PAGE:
Cairo Wrap Up

We have been fortunate to see three different countries in Africa, and had 3 very different experiences.

Like the two previous African countries we visited, the people here are exceptionally friendly and helpful, although the Arabic language make you wonder. When they talking between themselves as they look to be fighting and arguing and quite aggressive – even when they are laughing. It like everything Arabic is the inverse of English.

The food was good and I managed to eat a lot, but I don’t know if this was because I had simply given up on worrying or just needed vegetables in my diet; although I did get an upset stomach on the last night – perhaps the McDonalds wasn’t as clean as we’d hoped.

There were serious amounts of rubbish in the streets, including the river and irrigation channels. We seen fisherman fishing the channel, but having to dodge and pick out the garbage. In one part, it was so thick, a weed was growing over it. I swear you could have walked over it – possibly even driven a car it was that thick.

When I say garbage, I don’t mean litter, I mean actual piles and piles of garbage, on every spare block of ground and river bank. It is disgusting.

Sewerage was being pumped directly into the channels and the channels were being used for irrigation by local farmers – the whole thing was quite discussing and the only blight on our time Cairo.

Business opportunities – I’m sure there would be some here, but nothing that I found or identified in my conversations. Certainly if you could help with Garbage, Traffic or finishing off some of the buildings, I’m sure you could make a fortune. There may even be an opportunity for shopping centre type developments, as we didn’t see anything like this in any of our travels.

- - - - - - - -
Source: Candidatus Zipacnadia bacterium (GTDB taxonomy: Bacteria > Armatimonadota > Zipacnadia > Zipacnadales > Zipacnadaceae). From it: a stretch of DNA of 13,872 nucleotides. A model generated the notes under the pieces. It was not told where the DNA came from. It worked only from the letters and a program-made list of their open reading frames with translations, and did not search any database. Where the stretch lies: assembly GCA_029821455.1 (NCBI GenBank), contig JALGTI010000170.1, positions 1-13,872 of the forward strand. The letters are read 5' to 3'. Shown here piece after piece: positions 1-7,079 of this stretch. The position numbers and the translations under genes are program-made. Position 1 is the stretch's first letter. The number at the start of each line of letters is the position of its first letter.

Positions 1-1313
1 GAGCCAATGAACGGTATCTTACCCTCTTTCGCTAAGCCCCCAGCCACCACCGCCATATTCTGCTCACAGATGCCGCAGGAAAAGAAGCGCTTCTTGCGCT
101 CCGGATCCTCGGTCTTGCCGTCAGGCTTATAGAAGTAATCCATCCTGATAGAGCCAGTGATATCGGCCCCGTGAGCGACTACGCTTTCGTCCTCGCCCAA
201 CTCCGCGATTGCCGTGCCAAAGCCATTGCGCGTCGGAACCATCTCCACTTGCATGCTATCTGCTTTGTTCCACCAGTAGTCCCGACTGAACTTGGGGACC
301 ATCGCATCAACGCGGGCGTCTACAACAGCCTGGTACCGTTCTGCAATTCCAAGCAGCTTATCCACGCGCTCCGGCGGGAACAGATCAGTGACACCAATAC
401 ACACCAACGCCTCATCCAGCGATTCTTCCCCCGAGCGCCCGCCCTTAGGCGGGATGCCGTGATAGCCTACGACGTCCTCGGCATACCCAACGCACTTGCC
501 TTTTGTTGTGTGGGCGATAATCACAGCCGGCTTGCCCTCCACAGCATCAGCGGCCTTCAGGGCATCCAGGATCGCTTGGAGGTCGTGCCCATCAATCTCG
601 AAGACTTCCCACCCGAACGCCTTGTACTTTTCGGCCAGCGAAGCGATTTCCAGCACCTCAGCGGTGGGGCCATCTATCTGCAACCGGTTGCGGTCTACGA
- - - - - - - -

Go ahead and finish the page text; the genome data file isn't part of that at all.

Overall, I really enjoyed my time an Egypt and I look forward to returning again. Two days was never going to be enough, but it gave us a taste and we liked what we seen. Next time, Id like to visit Luxor and the Valley of the Kings, which is in south of the country, and Alexandra, which is in the North on the Mediterranean. I’d also like to visit the Suez Canal. All three have now been added to my bucket list.

Day 14 – Cairo (Museum and Mosque)

Day two in Cairo started with breakfast overlooking the city again.

Following breakfast, we met our guide and went to Cairo Museum, which was just across the road from the hotel – even so it was still a 10 minute car ride.

Outside in the garden there were more Statues.

Inside, on display, were goods from King Tutankhamun’s Tomb, including toys, furniture, clothes – even his underwear. He had a folding camp stretcher, where the base was made of three pieces of wood, connected by hinges. The hinges looked incredibly modern, like something made round the turn of last century, but I was assured they were over 4000 years old.

We went into the Jewel room, where jewels from Tutankhamun’s mummy were on display. They wrapped Jewels between the layers of cloth on the mummy, as well as to pronounce other parts of the body like the hand. Included and on display was his head dress (placed over the head of the wrapped mummy). This was the piece that you see in all the references to King Tut and it was magnificent. Considering it was made 400 years ago, it too was something else.